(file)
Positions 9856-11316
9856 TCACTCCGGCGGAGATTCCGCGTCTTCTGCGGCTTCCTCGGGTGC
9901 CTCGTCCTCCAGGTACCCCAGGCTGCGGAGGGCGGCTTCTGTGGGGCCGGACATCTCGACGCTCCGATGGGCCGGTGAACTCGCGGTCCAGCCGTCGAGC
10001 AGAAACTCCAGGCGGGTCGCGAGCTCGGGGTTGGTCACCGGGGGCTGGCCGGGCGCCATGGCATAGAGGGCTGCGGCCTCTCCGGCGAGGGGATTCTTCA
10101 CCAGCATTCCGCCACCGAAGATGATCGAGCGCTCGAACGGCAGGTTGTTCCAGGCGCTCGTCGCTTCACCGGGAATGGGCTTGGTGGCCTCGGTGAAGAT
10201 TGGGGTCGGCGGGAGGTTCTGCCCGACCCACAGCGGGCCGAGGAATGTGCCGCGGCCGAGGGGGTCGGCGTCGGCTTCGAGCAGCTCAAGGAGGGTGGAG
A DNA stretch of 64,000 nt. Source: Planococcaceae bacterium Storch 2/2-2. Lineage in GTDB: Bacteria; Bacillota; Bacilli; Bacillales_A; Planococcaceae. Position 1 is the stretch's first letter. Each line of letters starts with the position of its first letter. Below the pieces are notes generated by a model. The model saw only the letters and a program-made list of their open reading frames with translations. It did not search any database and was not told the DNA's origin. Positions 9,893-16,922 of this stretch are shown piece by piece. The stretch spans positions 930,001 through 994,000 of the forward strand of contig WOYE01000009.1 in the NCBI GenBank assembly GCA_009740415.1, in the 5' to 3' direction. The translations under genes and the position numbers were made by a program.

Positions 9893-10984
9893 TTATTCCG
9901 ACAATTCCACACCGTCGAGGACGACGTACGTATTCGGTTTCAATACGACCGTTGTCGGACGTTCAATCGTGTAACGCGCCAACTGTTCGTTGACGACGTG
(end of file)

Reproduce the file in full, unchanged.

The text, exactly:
Positions 9856-11316
9856 TCACTCCGGCGGAGATTCCGCGTCTTCTGCGGCTTCCTCGGGTGC
9901 CTCGTCCTCCAGGTACCCCAGGCTGCGGAGGGCGGCTTCTGTGGGGCCGGACATCTCGACGCTCCGATGGGCCGGTGAACTCGCGGTCCAGCCGTCGAGC
10001 AGAAACTCCAGGCGGGTCGCGAGCTCGGGGTTGGTCACCGGGGGCTGGCCGGGCGCCATGGCATAGAGGGCTGCGGCCTCTCCGGCGAGGGGATTCTTCA
10101 CCAGCATTCCGCCACCGAAGATGATCGAGCGCTCGAACGGCAGGTTGTTCCAGGCGCTCGTCGCTTCACCGGGAATGGGCTTGGTGGCCTCGGTGAAGAT
10201 TGGGGTCGGCGGGAGGTTCTGCCCGACCCACAGCGGGCCGAGGAATGTGCCGCGGCCGAGGGGGTCGGCGTCGGCTTCGAGCAGCTCAAGGAGGGTGGAG
A DNA stretch of 64,000 nt. Source: Planococcaceae bacterium Storch 2/2-2. Lineage in GTDB: Bacteria; Bacillota; Bacilli; Bacillales_A; Planococcaceae. Position 1 is the stretch's first letter. Each line of letters starts with the position of its first letter. Below the pieces are notes generated by a model. The model saw only the letters and a program-made list of their open reading frames with translations. It did not search any database and was not told the DNA's origin. Positions 9,893-16,922 of this stretch are shown piece by piece. The stretch spans positions 930,001 through 994,000 of the forward strand of contig WOYE01000009.1 in the NCBI GenBank assembly GCA_009740415.1, in the 5' to 3' direction. The translations under genes and the position numbers were made by a program.

Positions 9893-10984
9893 TTATTCCG
9901 ACAATTCCACACCGTCGAGGACGACGTACGTATTCGGTTTCAATACGACCGTTGTCGGACGTTCAATCGTGTAACGCGCCAACTGTTCGTTGACGACGTG